These old photos show how Hoogeveen's main street, Hoofdstraat, changed over the years, and demonstrate the progression towards car orientation:
|1945: Canal is still in use as a canal|
|1951: Canal filled in to provide for a future with more motor traffic.|
|1960: More cars have appeared, but there are still trees in the centre of the road.|
|1965: The centre has been converted into car parking.|
|2010: It's no longer all about cars. The water is back. A second revolution has taken place on the streets of the Netherlands.|
Note: This video has explanatory captions which are not visible on mobile devices. Please view on a computer for the explanation. See update below: While cycling was allowed when this video and original blog post was made, cyclists are now banned at busy times.
Not only are people and bikes back, but water has come back to the centre of the road as well in an echo of the situation 60 years ago - though of course it is not navigable as it was back then.
This space, like in the centre of Assen, is primarily for pedestrians and cyclists. Motorists are not central as they would be in shared space. The area allows cars for access, but doesn't encourage through journeys.
The best thing about wide roads like this is that they offer lots of opportunities to change them. Hoogeveen's centre no longer looks at all like it used to. You can also look at it yourself by using Google's Streetview:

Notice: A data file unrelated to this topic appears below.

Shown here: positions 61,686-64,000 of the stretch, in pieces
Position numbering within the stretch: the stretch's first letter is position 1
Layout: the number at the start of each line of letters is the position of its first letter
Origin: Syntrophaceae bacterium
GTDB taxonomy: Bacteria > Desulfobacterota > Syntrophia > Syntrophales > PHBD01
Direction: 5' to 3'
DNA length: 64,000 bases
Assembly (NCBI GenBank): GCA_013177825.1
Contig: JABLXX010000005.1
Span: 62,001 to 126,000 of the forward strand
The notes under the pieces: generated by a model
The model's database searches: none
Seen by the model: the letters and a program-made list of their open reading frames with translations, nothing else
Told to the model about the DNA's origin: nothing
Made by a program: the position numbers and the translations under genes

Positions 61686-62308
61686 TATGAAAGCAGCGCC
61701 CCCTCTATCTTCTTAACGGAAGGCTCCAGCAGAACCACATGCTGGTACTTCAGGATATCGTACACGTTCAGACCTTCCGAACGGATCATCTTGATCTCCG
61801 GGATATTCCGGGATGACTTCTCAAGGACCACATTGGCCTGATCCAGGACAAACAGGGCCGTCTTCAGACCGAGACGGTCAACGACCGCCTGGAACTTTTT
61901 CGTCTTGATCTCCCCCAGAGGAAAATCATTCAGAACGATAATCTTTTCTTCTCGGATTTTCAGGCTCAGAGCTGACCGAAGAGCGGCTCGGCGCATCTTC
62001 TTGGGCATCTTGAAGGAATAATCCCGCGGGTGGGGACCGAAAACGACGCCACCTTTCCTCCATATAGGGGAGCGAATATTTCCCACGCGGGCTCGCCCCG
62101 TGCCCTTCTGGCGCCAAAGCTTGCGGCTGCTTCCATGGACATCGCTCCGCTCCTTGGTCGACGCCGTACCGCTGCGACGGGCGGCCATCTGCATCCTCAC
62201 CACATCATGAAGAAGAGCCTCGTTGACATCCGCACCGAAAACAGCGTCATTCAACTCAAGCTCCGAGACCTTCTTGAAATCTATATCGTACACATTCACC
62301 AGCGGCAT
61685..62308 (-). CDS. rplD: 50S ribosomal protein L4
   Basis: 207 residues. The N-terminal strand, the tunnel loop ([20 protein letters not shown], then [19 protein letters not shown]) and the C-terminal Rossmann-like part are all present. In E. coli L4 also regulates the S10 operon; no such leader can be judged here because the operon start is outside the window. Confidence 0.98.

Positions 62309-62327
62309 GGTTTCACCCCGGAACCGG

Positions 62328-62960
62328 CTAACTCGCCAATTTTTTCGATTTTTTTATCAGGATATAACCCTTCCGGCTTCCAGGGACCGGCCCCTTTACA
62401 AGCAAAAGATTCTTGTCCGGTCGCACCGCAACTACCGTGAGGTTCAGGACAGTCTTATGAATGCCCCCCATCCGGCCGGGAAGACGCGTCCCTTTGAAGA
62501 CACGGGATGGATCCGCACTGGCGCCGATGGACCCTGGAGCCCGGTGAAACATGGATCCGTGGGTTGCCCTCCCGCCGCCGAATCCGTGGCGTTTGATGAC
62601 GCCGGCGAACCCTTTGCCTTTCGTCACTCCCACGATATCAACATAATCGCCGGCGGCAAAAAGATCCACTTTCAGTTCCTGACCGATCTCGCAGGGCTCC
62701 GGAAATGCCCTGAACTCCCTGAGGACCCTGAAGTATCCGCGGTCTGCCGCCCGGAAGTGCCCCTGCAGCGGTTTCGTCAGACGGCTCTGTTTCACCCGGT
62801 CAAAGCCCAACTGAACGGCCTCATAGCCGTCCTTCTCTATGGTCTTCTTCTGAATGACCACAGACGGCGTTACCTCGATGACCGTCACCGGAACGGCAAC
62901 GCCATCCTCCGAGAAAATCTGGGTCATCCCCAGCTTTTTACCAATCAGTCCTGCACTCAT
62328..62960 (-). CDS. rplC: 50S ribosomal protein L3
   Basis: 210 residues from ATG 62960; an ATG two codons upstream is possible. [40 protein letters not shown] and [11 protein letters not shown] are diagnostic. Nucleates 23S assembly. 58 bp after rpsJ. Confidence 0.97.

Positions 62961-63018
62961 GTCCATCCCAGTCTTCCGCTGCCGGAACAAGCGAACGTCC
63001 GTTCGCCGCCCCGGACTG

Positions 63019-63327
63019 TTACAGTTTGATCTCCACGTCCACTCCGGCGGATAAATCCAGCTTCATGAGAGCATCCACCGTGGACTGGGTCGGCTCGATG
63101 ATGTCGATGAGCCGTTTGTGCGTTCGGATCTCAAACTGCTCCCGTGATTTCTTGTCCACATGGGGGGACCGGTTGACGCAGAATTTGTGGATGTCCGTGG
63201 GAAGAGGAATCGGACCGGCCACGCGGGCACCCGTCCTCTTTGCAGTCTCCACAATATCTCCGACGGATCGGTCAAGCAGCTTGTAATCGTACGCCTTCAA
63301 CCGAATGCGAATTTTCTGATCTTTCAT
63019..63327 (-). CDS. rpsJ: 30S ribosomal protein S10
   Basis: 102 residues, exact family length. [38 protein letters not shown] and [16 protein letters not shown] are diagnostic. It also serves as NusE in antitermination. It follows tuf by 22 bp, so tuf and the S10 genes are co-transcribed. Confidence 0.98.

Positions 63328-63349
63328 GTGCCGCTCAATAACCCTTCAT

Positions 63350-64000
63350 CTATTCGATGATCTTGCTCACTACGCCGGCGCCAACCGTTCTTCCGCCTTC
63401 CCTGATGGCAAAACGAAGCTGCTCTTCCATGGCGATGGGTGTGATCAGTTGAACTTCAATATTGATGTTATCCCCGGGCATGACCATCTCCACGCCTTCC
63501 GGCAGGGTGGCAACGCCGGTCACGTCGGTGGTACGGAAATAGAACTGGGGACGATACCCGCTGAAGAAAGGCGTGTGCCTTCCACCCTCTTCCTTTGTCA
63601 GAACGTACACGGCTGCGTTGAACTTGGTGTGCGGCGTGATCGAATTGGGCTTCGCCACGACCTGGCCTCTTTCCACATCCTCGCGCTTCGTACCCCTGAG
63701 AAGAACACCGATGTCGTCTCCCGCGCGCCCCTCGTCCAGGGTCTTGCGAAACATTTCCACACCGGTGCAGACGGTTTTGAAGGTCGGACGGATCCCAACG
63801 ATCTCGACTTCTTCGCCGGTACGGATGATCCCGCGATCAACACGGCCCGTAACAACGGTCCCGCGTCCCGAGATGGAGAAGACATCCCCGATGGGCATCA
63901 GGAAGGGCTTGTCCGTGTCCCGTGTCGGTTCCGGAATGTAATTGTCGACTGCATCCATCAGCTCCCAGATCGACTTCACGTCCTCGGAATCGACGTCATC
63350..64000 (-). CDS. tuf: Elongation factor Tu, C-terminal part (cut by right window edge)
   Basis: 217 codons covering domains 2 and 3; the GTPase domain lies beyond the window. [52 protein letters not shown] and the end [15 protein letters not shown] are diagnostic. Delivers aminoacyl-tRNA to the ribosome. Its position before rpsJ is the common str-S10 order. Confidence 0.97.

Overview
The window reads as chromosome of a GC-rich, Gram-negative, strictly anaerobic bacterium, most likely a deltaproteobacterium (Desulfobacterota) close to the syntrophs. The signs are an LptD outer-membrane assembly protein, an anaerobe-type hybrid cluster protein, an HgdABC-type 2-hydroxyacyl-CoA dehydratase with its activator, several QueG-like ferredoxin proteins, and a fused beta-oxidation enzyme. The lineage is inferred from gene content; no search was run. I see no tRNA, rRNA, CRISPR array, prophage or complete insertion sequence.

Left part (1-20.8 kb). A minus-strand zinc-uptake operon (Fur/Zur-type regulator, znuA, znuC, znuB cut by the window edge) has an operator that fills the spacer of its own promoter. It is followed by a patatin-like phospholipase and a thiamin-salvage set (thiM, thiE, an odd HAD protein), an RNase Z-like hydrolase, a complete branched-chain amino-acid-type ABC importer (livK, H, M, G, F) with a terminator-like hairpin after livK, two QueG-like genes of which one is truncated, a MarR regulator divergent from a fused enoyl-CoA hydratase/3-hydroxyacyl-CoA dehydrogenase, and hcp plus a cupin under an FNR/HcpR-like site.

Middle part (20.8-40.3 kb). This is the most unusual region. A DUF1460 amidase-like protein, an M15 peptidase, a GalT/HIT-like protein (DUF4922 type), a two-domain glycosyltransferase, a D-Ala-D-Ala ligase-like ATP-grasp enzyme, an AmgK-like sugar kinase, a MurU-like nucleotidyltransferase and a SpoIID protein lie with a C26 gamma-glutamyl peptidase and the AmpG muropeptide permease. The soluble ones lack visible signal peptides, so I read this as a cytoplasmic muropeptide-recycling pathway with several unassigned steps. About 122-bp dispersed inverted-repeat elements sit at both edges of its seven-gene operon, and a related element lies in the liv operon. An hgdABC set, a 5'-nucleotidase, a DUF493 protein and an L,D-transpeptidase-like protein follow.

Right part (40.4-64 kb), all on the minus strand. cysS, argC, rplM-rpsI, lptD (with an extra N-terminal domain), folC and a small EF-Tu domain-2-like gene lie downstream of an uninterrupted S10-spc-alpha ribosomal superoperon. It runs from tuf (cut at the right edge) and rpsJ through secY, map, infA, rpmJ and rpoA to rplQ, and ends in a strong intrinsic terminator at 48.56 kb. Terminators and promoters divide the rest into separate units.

The situation in Hoogeveen is not completely a success. Unfortunately, though the council claims to want to encourage cycling, and though a high proportion of trips to the centre of Hoogeveen occur by bike, Hoogeveen has "snatched defeat from the jaws of victory" by no longer permitting cyclists to use the central shopping street on Thursday, Friday and Saturday. This enormously wide space has been filled with decorative features leaving only a narrow space at either side for walking. Cyclists are required to either take detours around the centre (largely on roads either shared with cars or with inferior cycling infrastructure) or get off and walk through the centre. You can't legally cycle to any point closer to the centre than you can drive. This is not a good way to encourage cycling.
|The centre of Hoogeveen on a sunny Saturday in spring. All kinds of people cycle to the town centre - but unfortunately they're not allowed to cycle in the street but must walk|
|Infrastructure which is as accessible as this gives freedom to everyone, including people with disabilities. This recumbent tricycle has electric assist and gives its rider far greater freedom than would be possible if she lived outside of an accessible city. But is she actually allowed to cycle here ? Unsurprisingly, here is a high rate of law breaking by people who cycle within the pedestrian area.|
before and after posts on this blog.